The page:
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Dry cleaners struggle to recover business lost in pandemic

The business world transitioned from tailored suits to yoga pants during the pandemic, which hurt an iconic industry designed to make employees look sharp: dry cleaners.

Some Spokane-area dry cleaners said their businesses have battled – at least one closed – after they faced the reality of the coronavirus shutdown in March of last year.

Those that survived have struggled to regain business as clients shifted from in-office meetings to virtual Zoom conferences at home during the shutdown.

“On March 23, boom, we were shut down,” said Marcie Walling, the manager at Scollard’s Dry Cleaning in Spokane. “The owner and his wife … kept two businesses open. They did what they could to make rent.”

While business picked up after Gov. Jay Inslee allowed more in-office capacity, the demand has not recovered, she said.

“We are getting more casual,” Walling said. “A lot of our industry are teachers. During COVID, more and more people were working at home.”

The same struggle has played out across the nation as dry cleaners emerge from the pandemic with fewer customers, said Dawn Avery, spokeswoman for the National Cleaners Association, based in New York.

“On March 15 last year we went from 100%, many people having the best year of their life, to losing 80% of their business,” Avery said. “I fear 1 in 6 we are going to lose when this all washes through.”

Sher Childs, general manager for Beacon Cleaners which has several Spokane-area locations, said her company lost about 40% of its business during the pandemic and remains down about 25%.

Beacon’s struggles continue even with contracts with Fairchild Air Force Base, local police and firefighters, she said.

“Those contracts have helped us,” Childs said. “We do have a lot of doctors, lawyers and business shirts. So, obviously that was down.”

Like Walling, Childs attributed some of the drop in demand to changing dress patterns.

“My grandfather was a doctor at UCLA. He wore a suit and tie six days a week,” she said. “We don’t wear a lot of the fabrics that our grandparents wore. I think our perceptions of how we dress have changed and the way we need to clean them has changed.”

Avery, whose organization represents about 2,200 dry cleaning businesses nationwide, agreed. She has been reminding clients to emphasize the services that dry cleaners provide that many customers have either forgotten or didn’t know.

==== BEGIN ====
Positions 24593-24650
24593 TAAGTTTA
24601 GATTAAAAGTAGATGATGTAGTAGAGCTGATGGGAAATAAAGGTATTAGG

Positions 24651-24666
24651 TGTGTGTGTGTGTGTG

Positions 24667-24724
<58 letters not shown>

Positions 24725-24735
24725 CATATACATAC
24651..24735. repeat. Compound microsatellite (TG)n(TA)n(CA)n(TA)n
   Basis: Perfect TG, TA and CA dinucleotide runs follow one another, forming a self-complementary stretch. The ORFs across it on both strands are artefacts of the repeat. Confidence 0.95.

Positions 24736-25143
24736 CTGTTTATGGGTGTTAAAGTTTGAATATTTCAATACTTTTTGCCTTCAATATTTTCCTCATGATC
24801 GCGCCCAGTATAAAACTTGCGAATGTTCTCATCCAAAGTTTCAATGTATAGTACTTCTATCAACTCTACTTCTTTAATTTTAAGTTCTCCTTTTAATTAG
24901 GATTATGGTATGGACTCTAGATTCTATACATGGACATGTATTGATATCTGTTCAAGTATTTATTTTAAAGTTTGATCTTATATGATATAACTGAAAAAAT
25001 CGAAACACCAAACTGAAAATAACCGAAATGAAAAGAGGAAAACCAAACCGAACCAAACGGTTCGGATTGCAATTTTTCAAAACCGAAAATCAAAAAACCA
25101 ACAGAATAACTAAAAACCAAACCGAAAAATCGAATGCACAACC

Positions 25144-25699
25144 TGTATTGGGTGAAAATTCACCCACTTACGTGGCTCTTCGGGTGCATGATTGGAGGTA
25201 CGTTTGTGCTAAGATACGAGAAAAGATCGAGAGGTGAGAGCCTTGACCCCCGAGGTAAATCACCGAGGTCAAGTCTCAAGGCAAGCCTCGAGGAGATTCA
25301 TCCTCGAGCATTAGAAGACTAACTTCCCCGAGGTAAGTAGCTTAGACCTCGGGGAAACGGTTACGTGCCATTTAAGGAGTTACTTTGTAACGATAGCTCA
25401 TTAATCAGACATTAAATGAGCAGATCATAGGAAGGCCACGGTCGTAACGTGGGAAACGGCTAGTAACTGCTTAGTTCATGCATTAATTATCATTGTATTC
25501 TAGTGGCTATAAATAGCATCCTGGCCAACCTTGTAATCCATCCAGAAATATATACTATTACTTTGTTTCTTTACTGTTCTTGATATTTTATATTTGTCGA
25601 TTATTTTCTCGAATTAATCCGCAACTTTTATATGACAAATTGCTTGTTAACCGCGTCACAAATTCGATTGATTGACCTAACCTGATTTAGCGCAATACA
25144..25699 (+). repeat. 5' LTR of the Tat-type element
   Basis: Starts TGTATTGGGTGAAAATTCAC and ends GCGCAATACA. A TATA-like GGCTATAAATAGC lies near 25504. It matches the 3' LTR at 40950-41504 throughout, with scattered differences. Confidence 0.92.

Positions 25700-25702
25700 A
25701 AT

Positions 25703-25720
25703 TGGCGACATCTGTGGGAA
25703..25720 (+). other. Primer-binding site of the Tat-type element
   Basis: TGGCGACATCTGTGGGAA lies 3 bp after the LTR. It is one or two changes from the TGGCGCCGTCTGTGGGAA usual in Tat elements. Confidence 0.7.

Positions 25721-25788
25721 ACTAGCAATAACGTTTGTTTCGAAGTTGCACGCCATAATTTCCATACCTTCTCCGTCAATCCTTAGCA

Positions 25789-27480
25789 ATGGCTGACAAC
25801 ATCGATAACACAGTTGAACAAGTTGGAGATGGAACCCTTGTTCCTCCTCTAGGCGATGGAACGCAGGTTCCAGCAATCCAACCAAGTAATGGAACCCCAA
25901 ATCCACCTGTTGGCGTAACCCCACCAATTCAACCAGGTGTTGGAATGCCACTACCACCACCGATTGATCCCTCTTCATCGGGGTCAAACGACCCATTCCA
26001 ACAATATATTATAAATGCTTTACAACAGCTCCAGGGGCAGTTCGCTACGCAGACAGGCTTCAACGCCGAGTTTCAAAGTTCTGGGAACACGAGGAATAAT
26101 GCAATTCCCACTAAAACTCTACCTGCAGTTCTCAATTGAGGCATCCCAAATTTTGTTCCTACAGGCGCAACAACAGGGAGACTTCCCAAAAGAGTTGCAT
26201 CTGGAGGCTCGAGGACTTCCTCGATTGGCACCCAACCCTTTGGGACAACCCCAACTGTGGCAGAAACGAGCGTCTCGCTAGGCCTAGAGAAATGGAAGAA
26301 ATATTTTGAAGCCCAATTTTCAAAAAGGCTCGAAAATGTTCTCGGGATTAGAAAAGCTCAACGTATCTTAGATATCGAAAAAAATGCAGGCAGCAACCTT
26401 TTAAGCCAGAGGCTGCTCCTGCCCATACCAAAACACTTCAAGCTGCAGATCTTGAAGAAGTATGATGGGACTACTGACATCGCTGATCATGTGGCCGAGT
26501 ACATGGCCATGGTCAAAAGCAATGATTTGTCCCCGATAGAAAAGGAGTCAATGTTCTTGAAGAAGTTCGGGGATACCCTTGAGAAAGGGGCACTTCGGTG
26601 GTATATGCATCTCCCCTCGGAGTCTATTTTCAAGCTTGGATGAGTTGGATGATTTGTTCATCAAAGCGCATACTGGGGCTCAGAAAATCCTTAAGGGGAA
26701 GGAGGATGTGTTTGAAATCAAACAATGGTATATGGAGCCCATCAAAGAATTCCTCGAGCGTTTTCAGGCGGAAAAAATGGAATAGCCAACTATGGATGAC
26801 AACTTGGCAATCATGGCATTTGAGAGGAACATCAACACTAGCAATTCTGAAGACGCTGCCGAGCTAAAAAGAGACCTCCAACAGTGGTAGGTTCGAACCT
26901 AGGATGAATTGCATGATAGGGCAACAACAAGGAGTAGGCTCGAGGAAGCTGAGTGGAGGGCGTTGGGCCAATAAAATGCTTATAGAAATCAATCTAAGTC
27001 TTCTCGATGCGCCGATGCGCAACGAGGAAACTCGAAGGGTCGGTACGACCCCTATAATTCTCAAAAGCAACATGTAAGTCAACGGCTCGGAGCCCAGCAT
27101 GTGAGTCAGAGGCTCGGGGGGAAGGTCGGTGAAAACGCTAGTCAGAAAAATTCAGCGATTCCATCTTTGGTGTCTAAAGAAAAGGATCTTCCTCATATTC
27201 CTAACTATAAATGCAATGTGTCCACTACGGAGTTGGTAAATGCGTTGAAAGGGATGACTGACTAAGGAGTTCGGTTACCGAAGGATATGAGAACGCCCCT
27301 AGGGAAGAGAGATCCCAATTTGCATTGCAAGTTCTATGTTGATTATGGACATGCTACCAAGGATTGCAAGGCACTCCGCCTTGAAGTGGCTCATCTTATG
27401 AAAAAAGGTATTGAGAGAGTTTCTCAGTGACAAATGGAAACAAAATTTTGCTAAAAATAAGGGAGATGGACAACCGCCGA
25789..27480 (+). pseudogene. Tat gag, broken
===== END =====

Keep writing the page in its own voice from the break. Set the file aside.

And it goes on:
“A lot of people don’t know we do outdoor cushions or shoes or alterations. These are things that we have always done, but they may not know that we do them,” she said. “Are we reinventing ourselves again? Yes. As an association, that’s our role to help them.”

Despite the loss of business, one area that had picked up was for shirts and blouses, while orders to clean pants took a nosedive, Avery said.

“Because when you are on Zoom, you dress from the waist up,” she said. “People were wearing nicer blouses with sweat pants because you are not going to know unless you stand up.”

As part of her role as cheerleader, Avery said her organization is pushing social media posts that try to convince customers to return to formal dress.

“Are we more casual? Yes,” she said. “Some people say, ‘I’ve been sitting in yoga pants and T-shirts for a year. I really want to get dressed up.’ We are preaching: ‘It’s kind of fun to get dress up.’”

Covid crush

Walling said Scollard’s was forced to close one of its locations and hours have been cut at others.

“One of our competitors closed down for good. They were M Press (Dry Cleaning),” she said. “We bought their inventory from them.”

In addition to businesspeople changing their patterns of dress, the local market lost other specialty markets, Walling said.

“I didn’t see a lot of graduation gowns,” she said. “Another thing that hits us, we lost all the schools that had choir and band or anything like that this year.”

During the pandemic, some dry cleaners had drivers who branched off to help out in other ways, Avery said.

“It took a minute for people to catch their breath. They realized they could offer hands-free, touchless pick-up and delivery,” Avery said. “We would send drivers to help get groceries, because people needed help. We just jumped in where we were needed.”

But for many dry cleaner owners who already were considering getting out of the business, the pandemic pushed many out of the door, she said.

Avery said the true impact of the pandemic on the industry won’t be known until the moratorium on evictions is lifted. And, some dry cleaners faired better based on local pandemic rules.

“We were deemed essential workers all over the country because we do medical uniforms, doctors coats and police uniforms,” Avery said. “Yet, we didn’t receive the relief dollars that other industries received.”

Despite the losses and changing dress habits, Avery believes the industry will find a way to adapt.

“People are going to start getting married again. We will have proms and homecomings,” she said. “People say we are never going to recover. But, we will.

“People are going to start dressing up more,” Avery continued, “and we will get a different kind of client.”

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